In 2011, another surprise: An executive recruiter contacted Geddes about a job at WWE headquarters. After looking up the initials, she and Fernàndez shared a good laugh. Fake wrestling? The men's soap opera? What?! Geddes, though, decided to go through with the interview. "We watched Monday Night Raw," she recalls. "Then we watched again. By the third show it was like, Wait, what did the Shield say about the Undertaker?"
She met with Paul Michael Levesque, d/b/a Triple H, a 13-time WWE world champ, the organization's COO and the likely heir to its chairman, Vince McMahon. (Levesque is married to McMahon's daughter, Stephanie.) Sitting across from a 255-pound man with a ponytail who had once been nicknamed Terra Ryzing, Geddes made no secret of her rudimentary wrestling knowledge, but she and Levesque jelled. "We went through a lot of candidates, from the NFL and, um, more aggressive sports," Levesque says in a voice that suggests he's just gargled with rocks, "but Jane brought a completely different skill set."
So she, Fernàndez and their then two-year-old twins, Karson and Madison, packed up and moved to Connecticut. Early on Geddes realized that, for all of the surface differences, the fairway between the LPGA and WWE is rather narrow. She'd just jumped from one traveling circus with 150 or so members to another. "There are so many similarities," she says. "I know the challenges of a tour. I know about life on the road. I know about sponsors. I know about coming on and trying to become a star. It's part of who I was. Now I'm managing those people."
Which isn't to say there weren't adjustments. Geddes's heart and larynx are still recovering from the night she watched the Big Show (441 pounds) and Mark Henry (412) fall off the top ropes and break the ring, a move that she didn't know was coming. She still has to adapt to having a boss named Triple H—"I prefer to call him Paul," she says—whom she often sees clad in tight wrestling shorts and boots. And then there was the time that John Cena almost stepped on her table as he fled the ring, leaving her fearing that her shocked reaction had been captured by television cameras.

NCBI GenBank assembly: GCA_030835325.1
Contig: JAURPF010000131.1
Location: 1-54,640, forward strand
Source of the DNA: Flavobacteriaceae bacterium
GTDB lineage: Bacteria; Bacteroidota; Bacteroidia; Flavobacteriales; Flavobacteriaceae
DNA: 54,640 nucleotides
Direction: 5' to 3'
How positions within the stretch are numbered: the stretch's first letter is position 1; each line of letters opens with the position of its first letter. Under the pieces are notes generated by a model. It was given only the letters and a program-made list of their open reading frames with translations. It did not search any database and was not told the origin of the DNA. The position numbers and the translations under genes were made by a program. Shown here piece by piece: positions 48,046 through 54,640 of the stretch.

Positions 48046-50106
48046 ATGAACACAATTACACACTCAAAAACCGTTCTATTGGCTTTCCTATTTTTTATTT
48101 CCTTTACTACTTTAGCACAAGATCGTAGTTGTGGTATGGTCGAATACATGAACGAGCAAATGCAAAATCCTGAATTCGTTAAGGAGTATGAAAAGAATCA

But, she says, she loves it. Her dislike for competition fits in a sport that's really more entertainment. "They're athletes," Geddes says of her minions, "but ultimately they're actors working together. You make me look good; I'll make you look good. The referees are getting told what to do. We're all in it together."
The affection is mutual. As Levesque puts it, "The transition she's made from the elite golf world to this world is remarkable, and she's done it seamlessly. I hope this doesn't come out wrong, but she brings a motherly component to talent relations."
And Geddes stresses that, for all its coursing testosterone and macho underpinnings, the WWE "has been so unbelievably inclusive of me and my family. I am so comfortable here, and [my sexual orientation] is not even an issue."
Geddes and Fernàndez plan to get married on July 6 in their friends' backyard. Their kids will be present. A week later they'll go back to work. Fernàndez, as competitive as ever—"Geeg is in a minivan with the kids and wants to beat the driver next to her off the red light," says Geddes—is the director of tennis at Chelsea Piers in Stamford. Barely a mile away, at the WWE command post off I-95, Geddes will make sure that Cena's shoes arrive as planned and that the WWE Divas are ready for their reality-show shoot in Tulsa.
Geddes preempts the question. "Would I have predicted this? No. But what can I say? This is our reality."
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While Fernàndez plays tennis daily and competes in multiple suburban leagues, Geddes says she has played just one round of golf in the last year.
Geddes has several scene-stealing roles on the WWE reality show, Total Divas, which will air this summer on E!
Among Geddes's duties: overseeing the WWE's drug-testing program. "I would put us up against every single sport," she says. "We are clean as can be. That old perception—everyone is doing steroids—is 100% false. I'm the one who knows. I'm not speculating."
As if anyone was going to push around a former U.S. Open winner, Geddes says that monstrous wrestler Mark Henry approached her early on and promised, "If anybody bothers you, send them my way." "He was joking," says Geddes, "but he plays this really mean guy."
Asked about her favorite performer, Geddes cites her real-life boss, Triple H. "I'm biased," she says, "but it's so cool to watch someone who I know in a completely different capacity."